Sign in or Create your own Travel blog
Select Location: 

View Entire Trip

Share |
    

Monday 22 Mar 2010
La Paz, Bolivia

Survived the Death Road... got the T Shirt to prove it!

I gotta say. The Death Road mountain bike trek was excellent. Adrenaline-fuelled non-stop downhill (albeit with some flat sections and the odd bit of uphill) through huge misty gorges along a narrow road that could, at any moment, have a huge bus coming at you around every corner.

This is what adrenaline is made for.

 

Death Road
Death Road

I was very pleased with Madness Bolivia. They lived up to their claims of having the best bikes and our Rocky Mountain bikes with full suspension were certainly up to the task (although mine had a puncture and the chain popped off at 2 points which made for some freaky moments as I thought the bike might flip over). We had two guides: Paul from Galway (!) and Josh, an English lad who was the son of a wealthy landowner in Wales who had 20,000 acres of land to play with. Made for interesting conversation anyway and they were top class lads! Paul in particular gave us excellent tuition in how to tackle oncoming traffic without plunging to our deaths (many tourists, and hundreds of people have done just that!). They also had a mechanic on a bike who followed behind the slowest cyclists and doubled as photographer (we got a CD of our trip, AS WELL as the t-shirt)

The 12 or so people in our group were also great fun, mainly English, Swedish and Ozzie but also two Israeli guys fresh out of the army who predictably wanted to always go "faster" and took over other cyclists in a dangerous manner as we were plunging downhill. The fact that there's a large gravestone on the route dedicated purely to Israelis that have fallen off the cliff should be a lesson to them!

The first section of the route was paved and we travelled down the steep 22km road in what seemed like 5 minutes (it was actually around 15 minutes but it was seriously good fun). The road was so steep that we passed many trucks on their way uphill that were nary going at a snail's pace.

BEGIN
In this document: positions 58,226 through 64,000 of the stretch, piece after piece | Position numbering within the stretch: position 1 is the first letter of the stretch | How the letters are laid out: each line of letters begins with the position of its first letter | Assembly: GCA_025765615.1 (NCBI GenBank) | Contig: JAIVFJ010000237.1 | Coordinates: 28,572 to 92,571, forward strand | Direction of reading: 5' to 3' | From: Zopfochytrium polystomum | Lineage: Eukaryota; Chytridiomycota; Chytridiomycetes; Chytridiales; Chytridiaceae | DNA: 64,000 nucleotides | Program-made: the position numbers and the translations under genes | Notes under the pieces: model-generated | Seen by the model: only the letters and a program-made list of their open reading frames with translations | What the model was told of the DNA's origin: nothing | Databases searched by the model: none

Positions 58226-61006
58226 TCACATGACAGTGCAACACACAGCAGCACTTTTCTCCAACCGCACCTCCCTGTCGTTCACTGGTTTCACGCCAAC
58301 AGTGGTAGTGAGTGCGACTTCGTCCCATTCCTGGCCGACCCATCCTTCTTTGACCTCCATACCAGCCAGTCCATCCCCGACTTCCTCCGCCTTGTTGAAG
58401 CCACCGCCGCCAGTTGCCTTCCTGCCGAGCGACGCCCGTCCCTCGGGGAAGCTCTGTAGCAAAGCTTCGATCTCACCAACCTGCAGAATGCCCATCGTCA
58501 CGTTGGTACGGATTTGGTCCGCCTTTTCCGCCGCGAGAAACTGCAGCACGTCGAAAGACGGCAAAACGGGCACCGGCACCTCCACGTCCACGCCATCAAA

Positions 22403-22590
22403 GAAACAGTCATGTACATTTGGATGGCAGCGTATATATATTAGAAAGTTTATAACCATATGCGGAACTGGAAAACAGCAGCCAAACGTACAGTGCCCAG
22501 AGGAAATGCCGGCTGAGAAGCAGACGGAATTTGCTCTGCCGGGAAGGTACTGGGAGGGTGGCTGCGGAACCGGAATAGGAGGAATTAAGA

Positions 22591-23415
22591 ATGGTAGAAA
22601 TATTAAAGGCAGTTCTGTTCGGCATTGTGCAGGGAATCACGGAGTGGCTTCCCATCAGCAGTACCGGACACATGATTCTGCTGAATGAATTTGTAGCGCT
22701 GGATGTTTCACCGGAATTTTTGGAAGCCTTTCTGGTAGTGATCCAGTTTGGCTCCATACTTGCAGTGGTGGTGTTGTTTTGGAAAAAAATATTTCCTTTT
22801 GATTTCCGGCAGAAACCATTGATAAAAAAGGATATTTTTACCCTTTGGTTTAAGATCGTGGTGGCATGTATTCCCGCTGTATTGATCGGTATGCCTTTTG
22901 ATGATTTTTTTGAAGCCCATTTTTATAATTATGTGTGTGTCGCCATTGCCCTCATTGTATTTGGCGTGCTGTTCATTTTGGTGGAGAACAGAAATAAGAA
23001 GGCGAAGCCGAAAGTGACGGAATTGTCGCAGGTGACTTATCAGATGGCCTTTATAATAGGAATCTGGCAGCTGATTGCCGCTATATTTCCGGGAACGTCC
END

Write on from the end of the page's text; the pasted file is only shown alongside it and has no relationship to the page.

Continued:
Death Road
Death Road

This part was simple. Then the road split into the NEW route to Coroico (which was only built a few years ago after many people told the government they were pissed off at having to risk their lives every time they travelled on the route) and the OLD route (the killer one). This is where the paving ended and the loose stones and precarious drop-offs began. It was extremely misty and cloudy for us in the initial section which prevented us from seeing the huge valleys at the start, but on the flip-side made for a much scarier experience as the edge of the road was just white and you could just wonder at how far you would fall if you happened to move another 20cm to the left... or slipped on a stone, which was very probable.

Then the rain started. It made things more slippy, but also kept us cool!

The safest way to tackle the route was ironically to go fast through it as you were less likely to slip on the scree, and I was amazed at how the wheels kept their grip despite the speed. This was also handy for maneuvering onto the side of the road.. about a foot from the sheer drop, when a car came around the corner at full speed. That's right, traffic still use this route, despite the new road. And Paul added, it was the most traffic he'd ever seen on the road! Great! Thick fog and heavy traffic. Guess it adds to the experience!

 

Death Road
Death Road

Eventually the weather cleared a bit, and the views of the valleys were outstanding. Easily the most outstanding mountain biking I've ever done.

The many gravestones dotted at various precarious locations dedicated to the 1000s that have perished only served to remind you of just how dangerous this trip was. And it only added to the excitement too. It would be very easy to slip off the cliff I reckon if you weren't too careful with the brakes (looks at the Israelis)

At the end of the day we had a full free buffet and got to swim in the nearby river, before getting dropped back up to La Paz (driving along the NEW Coroico road, which isn't nearly as exciting). Highly recommend this trip!

1 Comment for this Travel blog entry

Paddy Says:

25 March 2010

He he funny u got a guide from Galway ! Damn, those Irish guys are everywhere, that's scary .... ;)

South America Twenty Ten

Travel blog by peterforan

Moiagasm!

Moiagasm!


After previously dipping my toes in Latin America via trips to Cuba and Central America, it's time to go for the big splash! 3 1/2 months to take in as much as I can, armed with little more than my camera, laptop and a few dodgy Spanish phrases.

visitors: 563,961

Currently in:

Dublin, Ireland

Buy this Blog on CD!  More...


Makes a great gift for anytime!

Photo Album

  • Death Road

    La Paz

    Bolivia

    Death Road
  • Death Road

    La Paz

    Bolivia

    Death Road
  • Death Road

    La Paz

    Bolivia

    Death Road
  • Death Road

    La Paz

    Bolivia

    Death Road